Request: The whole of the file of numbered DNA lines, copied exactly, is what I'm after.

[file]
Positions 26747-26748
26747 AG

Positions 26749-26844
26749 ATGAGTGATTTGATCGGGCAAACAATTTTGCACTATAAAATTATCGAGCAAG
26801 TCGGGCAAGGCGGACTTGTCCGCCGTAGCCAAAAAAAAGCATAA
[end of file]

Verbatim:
Positions 26747-26748
26747 AG

Positions 26749-26844
26749 ATGAGTGATTTGATCGGGCAAACAATTTTGCACTATAAAATTATCGAGCAAG
26801 TCGGGCAAGGCGGACTTGTCCGCCGTAGCCAAAAAAAAGCATAA